November is the month where we tend to think about what we're thankful for especially with the Thanksgiving holiday in the month. Therefore, I encourage you as a family to take time and create an attitude of gratitude. Research published in the Harvard Health Publishing noted “gratitude is strongly and consistently associated with greater happiness. Gratitude helps people feel more positive emotions, relish good experiences, improve their health, deal with adversity, and build strong relationships.”
“Gratitude is a way for people to appreciate what they have instead of always reaching for something new in the hopes it will make them happier or thinking they can't feel satisfied until every physical and material need is met.” Gratitude is something we must teach our scholars. Therefore, model this practice for your scholar and include him/her as you practice. Gratitude will help your scholar focus more on the positives in his/her life too. You both will be more optimistic about the present and future.
Gratitude helps you refocus on what you have instead of what you lack. This is an important benefit to combat entitlement that so many of our scholars feel. This mental state of gratitude grows stronger with use and practice.
Time to practice gratitude
Below are some ways to cultivate and practice gratitude for yourself and with your scholar. Challenge yourself and family to record or share your gratitude daily for the next 7 to 10 days. Check in to see how you feel after you all share. You may find a practice that you decide to keep for several more days.
Gratitude Journal—write down the things that you are thankful for in a notebook or journal. Choose a time every week to sit down and write about your blessings — reflecting on what went right or what and who you are grateful for. Try picking a number — such as three to five things — that you will identify each day/week. As you write, be specific and think about your feelings when something good happened to you.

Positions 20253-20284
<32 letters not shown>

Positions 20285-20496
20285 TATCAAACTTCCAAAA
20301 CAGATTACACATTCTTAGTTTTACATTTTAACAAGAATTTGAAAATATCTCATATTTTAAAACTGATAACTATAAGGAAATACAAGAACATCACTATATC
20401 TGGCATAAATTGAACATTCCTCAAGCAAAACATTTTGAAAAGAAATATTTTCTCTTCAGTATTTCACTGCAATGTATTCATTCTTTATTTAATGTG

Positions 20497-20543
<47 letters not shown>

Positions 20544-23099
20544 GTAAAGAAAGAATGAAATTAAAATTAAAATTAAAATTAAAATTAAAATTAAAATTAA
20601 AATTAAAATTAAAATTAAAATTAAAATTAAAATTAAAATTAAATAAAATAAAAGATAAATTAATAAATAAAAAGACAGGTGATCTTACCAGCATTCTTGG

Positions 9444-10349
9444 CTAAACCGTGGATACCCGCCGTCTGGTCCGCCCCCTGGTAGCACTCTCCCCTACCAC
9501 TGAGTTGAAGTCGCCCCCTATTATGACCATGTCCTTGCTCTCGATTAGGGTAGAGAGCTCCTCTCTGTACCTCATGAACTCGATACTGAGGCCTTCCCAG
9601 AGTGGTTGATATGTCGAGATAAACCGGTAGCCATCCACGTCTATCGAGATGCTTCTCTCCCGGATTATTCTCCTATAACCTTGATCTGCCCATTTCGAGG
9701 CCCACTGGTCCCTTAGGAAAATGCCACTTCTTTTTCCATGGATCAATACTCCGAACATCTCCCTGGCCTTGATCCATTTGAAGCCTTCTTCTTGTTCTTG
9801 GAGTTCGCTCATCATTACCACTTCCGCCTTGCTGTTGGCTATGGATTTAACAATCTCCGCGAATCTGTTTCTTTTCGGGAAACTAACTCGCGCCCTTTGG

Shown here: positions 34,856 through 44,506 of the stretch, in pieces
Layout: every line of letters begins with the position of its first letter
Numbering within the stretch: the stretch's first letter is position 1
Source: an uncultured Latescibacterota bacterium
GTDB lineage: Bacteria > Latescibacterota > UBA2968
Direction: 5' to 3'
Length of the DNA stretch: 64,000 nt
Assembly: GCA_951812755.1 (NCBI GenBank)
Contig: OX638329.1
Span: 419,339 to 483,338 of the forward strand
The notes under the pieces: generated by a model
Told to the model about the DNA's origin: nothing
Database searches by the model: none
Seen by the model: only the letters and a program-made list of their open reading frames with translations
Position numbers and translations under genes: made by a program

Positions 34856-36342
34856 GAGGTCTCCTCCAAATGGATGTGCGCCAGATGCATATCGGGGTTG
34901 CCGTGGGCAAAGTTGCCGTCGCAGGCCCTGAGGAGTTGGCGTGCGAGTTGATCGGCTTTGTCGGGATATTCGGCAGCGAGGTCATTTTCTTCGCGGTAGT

Gratitude Tree—similar to a gratitude journal, you write down the things you are grateful for and attach it to a tree (real or drawn) or plant. You can write your grateful thoughts down on a Post-it and attach it to the tree. The visual reminder is helpful as you navigate throughout your day or week to see what you are grateful for. You can add the date to help you not repeat the same grateful thought throughout the week.
Send a thank you note/ text—long gone are the days when people made the time to write a thank you note and mail it. Think back to the last time you received a thank you note. How did you feel reading it? You probably had a little more admiration and respect for that person taking the time to send you a note of thanks. When you send a note or text, you enhance your relationship with the receiver as well as feel happier yourself.
Meditate —Mindfulness meditation involves focusing on the present moment without judgment. Often people focus on a word or phrase when meditating. Therefore, try to focus on what you're grateful for (positive people in your life, a pleasant sound, a kind act...) as you meditate.
I hope you will take on the challenge and express your gratitude. Try it! You have nothing to lose by trying it!
Kyri Harris, MS, LPC, NCC
The Main Street Academy
Research obtained from https://www.health.harvard.edu/healthbeat/giving-thanks-can-make-you-happier